Hello, my name is Ivo.
    I played Blox City under that username for a few months until it closed and I later returned to BrickPlanet to develop the website BrickPlanet.Trade which I still do.
    I am here to tell you that in a matter of months or maybe a year BrickPlanet will close again.
    You will lose all of the items you paid for and you will not be refunded.
    The story starts when Blox City closed. When it closed, Isaac made a number of claims designed to justify the closure and exploit the loyalty of his naive young users.
    First, Isaac claimed that all profits would be used to pay corporate income tax.
    You should understand that corporation tax is only imposed on the money Isaac had left over after he had paid for all the expenses of running a website.
    Blox City was a corporation in Delaware which has a tax rate of about 8% - this means that about 92% of all the profit Isaac was not used to pay tax.
    Make no mistake, Isaac made money from Blox City.
    This was something confirmed by Isaac's business partner, Brennan, in relation to BrickPlanet.
    In the month Brennan described as the worst month in BrickPlanet's short history, Isaac made a very small loss of just over $1,200.
    Don't be confused by this: almost every company loses tens of thousands of dollars in it's first year of business,
    so if BrickPlanet's worst month was a mere $1,258 loss, you can assume that Isaac made a substantial profit in the good months.
    And yet, when it came down to BrickPlanet closing, Isaac claimed $3,500 in chargebacks was enough to wipe out an entire years profit. In fact, he went further, claiming he was left with $50.
    Brennan Pfeiffer's thoughts on BrickPlanet closing revealed that Isaac was paying himself $3,000 a month in addition to all the profit BrickPlanet made.
    If you're wondering where all the money from Blox City and BrickPlanet went, I seriously hope you're beginning to question the legitimacy of Isaac's accounting skills.
    But let's say you accept Isaac's incredible claims. If you believe that Isaac truly was left with $50 in his bank account,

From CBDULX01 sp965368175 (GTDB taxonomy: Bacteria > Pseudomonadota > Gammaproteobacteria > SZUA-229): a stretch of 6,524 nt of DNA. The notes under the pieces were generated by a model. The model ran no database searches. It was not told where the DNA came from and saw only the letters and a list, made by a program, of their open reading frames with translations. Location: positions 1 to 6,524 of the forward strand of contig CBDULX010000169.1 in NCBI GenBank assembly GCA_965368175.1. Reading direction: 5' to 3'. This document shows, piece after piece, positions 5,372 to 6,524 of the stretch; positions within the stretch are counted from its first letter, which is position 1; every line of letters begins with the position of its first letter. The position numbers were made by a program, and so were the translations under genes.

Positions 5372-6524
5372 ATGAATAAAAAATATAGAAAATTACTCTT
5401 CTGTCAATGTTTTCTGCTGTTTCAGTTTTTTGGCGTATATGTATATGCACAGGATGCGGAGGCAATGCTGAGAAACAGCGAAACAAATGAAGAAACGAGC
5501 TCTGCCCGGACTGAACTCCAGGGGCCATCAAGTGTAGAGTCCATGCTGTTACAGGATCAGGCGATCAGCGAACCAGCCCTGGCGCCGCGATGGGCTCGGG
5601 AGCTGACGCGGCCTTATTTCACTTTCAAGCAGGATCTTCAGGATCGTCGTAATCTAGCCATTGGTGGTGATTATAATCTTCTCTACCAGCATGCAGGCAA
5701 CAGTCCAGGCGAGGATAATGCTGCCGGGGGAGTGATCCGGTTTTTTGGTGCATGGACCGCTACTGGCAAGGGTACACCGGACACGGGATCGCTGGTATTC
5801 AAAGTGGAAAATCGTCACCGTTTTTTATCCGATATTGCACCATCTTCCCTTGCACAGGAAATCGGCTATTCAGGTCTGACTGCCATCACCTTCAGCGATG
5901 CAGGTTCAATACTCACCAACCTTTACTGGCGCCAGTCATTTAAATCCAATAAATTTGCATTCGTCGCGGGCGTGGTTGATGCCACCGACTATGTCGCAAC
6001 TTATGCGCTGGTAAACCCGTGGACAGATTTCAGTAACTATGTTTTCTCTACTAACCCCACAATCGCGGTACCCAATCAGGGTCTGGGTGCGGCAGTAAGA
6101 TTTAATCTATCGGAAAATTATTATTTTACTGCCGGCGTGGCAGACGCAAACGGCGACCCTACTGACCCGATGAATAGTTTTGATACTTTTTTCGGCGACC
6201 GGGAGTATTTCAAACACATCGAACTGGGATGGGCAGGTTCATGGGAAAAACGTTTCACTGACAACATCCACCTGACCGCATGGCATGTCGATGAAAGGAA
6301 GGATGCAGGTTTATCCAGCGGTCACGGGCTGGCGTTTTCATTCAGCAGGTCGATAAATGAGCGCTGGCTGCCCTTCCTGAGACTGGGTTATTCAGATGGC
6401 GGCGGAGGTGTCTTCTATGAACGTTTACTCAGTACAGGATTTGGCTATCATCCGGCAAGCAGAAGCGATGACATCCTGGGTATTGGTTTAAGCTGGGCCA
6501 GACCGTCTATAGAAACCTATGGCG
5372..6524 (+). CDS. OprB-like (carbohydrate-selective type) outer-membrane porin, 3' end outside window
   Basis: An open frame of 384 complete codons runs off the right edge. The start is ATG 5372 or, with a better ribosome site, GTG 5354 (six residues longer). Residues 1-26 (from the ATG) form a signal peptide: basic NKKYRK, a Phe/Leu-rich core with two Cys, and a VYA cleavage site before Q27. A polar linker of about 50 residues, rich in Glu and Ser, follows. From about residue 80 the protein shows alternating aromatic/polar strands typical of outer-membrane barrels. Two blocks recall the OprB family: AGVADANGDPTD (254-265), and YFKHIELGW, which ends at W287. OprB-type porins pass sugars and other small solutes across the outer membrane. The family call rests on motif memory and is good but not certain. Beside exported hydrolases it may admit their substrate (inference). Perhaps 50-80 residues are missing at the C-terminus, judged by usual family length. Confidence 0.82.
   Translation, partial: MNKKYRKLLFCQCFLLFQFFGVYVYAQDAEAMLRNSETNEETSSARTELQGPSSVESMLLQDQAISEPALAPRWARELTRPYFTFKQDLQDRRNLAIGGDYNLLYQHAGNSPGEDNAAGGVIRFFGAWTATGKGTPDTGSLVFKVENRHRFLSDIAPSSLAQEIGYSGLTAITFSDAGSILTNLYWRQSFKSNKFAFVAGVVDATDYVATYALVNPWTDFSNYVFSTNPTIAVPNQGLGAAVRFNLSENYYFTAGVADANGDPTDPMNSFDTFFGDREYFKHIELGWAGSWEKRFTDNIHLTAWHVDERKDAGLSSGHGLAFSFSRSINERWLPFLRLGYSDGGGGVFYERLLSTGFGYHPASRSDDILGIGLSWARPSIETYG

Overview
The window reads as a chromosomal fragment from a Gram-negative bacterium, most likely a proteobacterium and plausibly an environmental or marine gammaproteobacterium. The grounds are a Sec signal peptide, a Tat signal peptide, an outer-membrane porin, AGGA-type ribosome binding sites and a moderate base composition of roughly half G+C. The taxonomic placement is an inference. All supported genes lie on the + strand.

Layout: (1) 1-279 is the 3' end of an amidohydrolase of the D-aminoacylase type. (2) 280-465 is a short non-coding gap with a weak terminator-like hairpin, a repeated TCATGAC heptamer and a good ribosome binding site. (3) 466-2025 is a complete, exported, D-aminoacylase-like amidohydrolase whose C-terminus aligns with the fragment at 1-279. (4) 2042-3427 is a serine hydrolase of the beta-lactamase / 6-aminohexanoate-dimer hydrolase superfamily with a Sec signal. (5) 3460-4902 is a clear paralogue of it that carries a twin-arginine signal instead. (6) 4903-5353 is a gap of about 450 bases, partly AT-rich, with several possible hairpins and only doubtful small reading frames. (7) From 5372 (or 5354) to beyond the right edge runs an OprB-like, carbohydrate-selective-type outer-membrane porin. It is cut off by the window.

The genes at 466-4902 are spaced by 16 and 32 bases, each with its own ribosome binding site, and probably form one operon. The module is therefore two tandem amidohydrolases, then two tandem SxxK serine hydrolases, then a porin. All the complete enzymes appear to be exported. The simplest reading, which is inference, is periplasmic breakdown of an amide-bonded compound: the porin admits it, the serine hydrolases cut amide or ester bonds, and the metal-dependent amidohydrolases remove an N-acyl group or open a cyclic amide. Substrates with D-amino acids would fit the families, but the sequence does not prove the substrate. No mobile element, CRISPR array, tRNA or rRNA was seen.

how on earth did he manage to re-open BrickPlanet a month after he claimed it was wiped out by chargebacks when he had so little money?
    A website like BrickPlanet costs hundreds of dollars a month to run and yet BrickPlanet has no investors, Isaac allegedly has no job or money in his bank account.
    But Isaac isn't just financially questionable. After he closed Blox City, he claimed he would leave children's gaming all together which he clearly did not do.
    After closing BrickPlanet, he claimed he was moving to California to start a new business so that when he inevitably returned to re-open BrickPlanet you would think that this time it's different:
    this time, Isaac is ready, Isaac is dedicated and Isaac is mature enough to run a business. He even registered a website called DashTrade.com to convince you.
    Just think about Isaac's character for a minute. He calls himself the CEO but runs his company like a child: not paying the people who work for him, unable to support the game itself
    and with genuine disrespect for you, the people to whom he owes the most. Brennan revealed that in Blox City's short year Isaac actually hadn't been working on the software to make games possible
    until two weeks before the game client was actually released, despite promising a game client from the beginning.
    With the benefit of hindsight, this is obvious. What was the Blox City game client? A baseplate, some simple physics and practically nothing of effort or value.
    And remember: Isaac took your money, at the end of the year he took the stuff you bought and didn't refund you.